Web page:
Potential natural gas reserves in the United States were an estimated 3,374 Tcf at the end of 2018, a record high, according to a biennial report conducted by the Potential Gas Committee (PGC).

It was the highest resource evaluation in PGC’s 54-year history, and larger than the group’s 2016 assessment by about 20%, said the American Gas Association (AGA). The increase was due to reassessments of shale gas resources in the Northeast and Mid-Continent areas and conventional and tight gas in the Mid-Continent and Rocky Mountain areas.

“This report verifies that our nation has more natural gas than at any point in our history, ensuring that American families and businesses can rely on this clean, affordable source of energy for many generations,” said AGA CEO Karen Harbert. “The United States continues to set new natural gas supply records because of technological improvements and continued learning in gas exploration and production. Natural gas has transformed the American economy and energy future for the better. Any realistic plan to continue towards a cleaner energy future will have natural gas as a foundation.”

Included in the record total was 3,218 Tcf of gas potentially recoverable from “traditional” gas resources — including conventional, tight sand, carbonate and shale reservoirs — and 157 Tcf in coalbed gas reservoirs. Traditional resources in the latest analysis increased by 559 Tcf (21%) compared with the 2016 analysis, while coalbed gas resources decreased by about 2 Tcf.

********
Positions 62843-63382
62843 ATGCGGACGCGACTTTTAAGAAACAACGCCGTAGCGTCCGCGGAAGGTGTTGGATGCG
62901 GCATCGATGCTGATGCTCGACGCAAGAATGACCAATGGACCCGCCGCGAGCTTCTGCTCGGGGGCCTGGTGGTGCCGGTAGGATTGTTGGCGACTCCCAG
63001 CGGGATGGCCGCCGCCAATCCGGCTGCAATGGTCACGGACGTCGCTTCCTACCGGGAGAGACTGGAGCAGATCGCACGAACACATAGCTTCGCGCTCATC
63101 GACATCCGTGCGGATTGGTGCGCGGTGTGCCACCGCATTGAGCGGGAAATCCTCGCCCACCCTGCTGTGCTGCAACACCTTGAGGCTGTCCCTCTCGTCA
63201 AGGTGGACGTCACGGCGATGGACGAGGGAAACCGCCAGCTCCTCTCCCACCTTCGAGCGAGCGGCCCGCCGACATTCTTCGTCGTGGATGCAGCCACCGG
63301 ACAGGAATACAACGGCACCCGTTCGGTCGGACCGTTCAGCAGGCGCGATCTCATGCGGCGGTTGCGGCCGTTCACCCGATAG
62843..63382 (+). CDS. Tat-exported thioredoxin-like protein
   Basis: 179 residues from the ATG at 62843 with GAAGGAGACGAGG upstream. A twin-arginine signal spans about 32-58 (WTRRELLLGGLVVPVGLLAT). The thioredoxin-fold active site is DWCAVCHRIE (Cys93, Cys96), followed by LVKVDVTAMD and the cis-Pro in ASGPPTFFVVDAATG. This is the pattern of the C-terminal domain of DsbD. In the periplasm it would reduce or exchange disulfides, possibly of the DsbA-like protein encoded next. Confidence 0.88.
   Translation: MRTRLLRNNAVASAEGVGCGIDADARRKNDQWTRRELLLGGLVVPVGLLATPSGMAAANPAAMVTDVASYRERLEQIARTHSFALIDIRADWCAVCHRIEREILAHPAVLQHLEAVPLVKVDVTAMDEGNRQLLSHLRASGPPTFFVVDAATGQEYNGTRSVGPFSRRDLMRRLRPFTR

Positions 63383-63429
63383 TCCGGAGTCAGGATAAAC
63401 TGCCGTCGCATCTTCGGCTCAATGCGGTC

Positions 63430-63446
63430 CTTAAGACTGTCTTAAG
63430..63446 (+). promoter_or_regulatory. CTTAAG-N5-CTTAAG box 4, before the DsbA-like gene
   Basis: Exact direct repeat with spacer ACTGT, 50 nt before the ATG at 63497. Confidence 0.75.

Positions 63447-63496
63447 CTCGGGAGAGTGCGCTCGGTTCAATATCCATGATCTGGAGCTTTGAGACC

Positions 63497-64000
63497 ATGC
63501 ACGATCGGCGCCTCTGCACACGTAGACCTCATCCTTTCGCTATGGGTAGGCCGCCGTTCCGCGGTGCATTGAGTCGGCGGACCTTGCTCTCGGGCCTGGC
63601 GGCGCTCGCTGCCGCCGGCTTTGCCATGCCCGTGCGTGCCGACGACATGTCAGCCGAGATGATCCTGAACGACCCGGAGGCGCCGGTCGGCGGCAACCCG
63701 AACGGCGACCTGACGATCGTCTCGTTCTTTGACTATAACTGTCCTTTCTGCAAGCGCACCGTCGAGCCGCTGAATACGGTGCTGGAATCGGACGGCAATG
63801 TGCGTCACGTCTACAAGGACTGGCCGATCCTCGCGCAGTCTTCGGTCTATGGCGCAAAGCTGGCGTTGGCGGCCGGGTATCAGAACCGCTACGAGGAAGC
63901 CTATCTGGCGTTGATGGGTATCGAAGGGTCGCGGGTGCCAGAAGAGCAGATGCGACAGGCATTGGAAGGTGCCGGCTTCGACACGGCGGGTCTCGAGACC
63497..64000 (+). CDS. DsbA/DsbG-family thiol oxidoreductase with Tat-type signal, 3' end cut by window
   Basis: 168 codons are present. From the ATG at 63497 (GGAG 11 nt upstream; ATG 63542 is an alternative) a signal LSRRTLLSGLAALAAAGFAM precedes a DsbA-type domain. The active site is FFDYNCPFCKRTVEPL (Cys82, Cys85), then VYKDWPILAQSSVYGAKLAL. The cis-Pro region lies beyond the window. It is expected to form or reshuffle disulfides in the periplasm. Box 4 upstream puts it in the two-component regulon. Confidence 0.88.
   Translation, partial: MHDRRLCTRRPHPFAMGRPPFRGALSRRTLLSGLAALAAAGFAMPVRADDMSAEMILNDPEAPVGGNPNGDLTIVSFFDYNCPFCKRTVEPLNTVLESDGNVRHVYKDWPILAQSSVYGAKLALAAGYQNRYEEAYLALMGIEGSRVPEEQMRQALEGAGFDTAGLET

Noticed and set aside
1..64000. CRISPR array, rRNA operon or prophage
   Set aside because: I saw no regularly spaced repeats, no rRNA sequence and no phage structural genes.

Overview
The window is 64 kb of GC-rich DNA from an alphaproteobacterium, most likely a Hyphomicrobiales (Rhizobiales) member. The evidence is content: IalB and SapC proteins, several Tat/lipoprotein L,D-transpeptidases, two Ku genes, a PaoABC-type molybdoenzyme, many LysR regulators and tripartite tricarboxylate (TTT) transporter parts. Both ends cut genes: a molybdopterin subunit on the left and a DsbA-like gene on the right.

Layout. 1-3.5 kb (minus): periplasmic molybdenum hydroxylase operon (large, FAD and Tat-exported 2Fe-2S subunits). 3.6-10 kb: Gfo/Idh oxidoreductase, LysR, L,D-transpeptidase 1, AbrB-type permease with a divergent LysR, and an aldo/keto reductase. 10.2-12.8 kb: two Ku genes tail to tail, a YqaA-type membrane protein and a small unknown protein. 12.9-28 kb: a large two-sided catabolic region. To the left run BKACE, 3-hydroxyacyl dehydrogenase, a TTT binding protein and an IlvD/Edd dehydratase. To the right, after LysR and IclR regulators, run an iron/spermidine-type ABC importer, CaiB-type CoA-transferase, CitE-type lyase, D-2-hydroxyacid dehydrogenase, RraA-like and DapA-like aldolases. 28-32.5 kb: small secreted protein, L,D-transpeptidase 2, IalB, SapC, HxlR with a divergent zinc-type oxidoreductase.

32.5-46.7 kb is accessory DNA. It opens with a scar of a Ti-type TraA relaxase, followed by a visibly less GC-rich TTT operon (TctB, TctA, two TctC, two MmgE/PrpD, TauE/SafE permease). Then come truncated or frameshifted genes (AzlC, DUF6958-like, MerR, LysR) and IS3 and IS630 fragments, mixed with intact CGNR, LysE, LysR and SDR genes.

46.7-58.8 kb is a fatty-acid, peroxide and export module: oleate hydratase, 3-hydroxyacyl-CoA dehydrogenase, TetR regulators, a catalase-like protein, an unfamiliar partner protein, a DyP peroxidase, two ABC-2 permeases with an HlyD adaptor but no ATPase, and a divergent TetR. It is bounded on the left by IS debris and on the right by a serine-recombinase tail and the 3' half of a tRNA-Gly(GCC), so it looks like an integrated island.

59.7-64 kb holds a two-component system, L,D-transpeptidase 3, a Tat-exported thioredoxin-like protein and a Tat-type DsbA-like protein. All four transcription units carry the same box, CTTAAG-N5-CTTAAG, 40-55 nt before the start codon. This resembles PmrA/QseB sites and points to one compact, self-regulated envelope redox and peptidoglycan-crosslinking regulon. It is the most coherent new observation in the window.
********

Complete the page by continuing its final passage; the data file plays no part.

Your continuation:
The U.S. Energy Information Administration (EIA) has estimated that proved gas reserves at the end of 2017 stood at 464 Tcf. That amount, combined with PGC’s assessments of technically recoverable resources, equals 3,838 Tcf of U.S. future supply of natural gas, a 22% increase over the previous evaluation.

“More well drilling and continuous improvements in completion and stimulation technologies lead to better delineation and characterization of U.S. gas resources, especially in shale and tight reservoirs,” said Alexei Milkov, director of the Colorado School of Mines’ Potential Gas Agency. “The record gas resources assessed by the PGC, in addition to record reserves and production reported by EIA, display a picture of strong supply of natural gas in the U.S. for many years to come.”

Changes in the total assessment from year-end 2016 to year-end 2018 arose primarily from the evaluation of recent drilling, well-test and production data from the country’s four richest resources areas. The largest volumetric gains (264 Tcf, or 25%) were reported in the Northeast.

“The major reason for the increase is new drilling and production results from Marcellus and Utica shale plays in the Appalachian basin,” PGC said.

Mid-Continent assessments rose by 245 Tcf (66%), reflecting intensive developments of conventional, tight and shale reservoirs in the Permian Basin. PGC accounted for additional zones and potential well locations associated with stacked pays recently developed in the area. Gas resources in the Rocky Mountain area increased by 65 Tcf (15%), reflecting large revisions in the Williston and Denver basins, where PGC more rigorously accounted for gas associated with production of liquids.

The Gulf Coast area had a decrease of 22 Tcf (4%), due in large part to downsizing of the type well in the Eagle Ford play, and lack of resource additions to replace production from the Eagle Ford and Haynesville shale plays.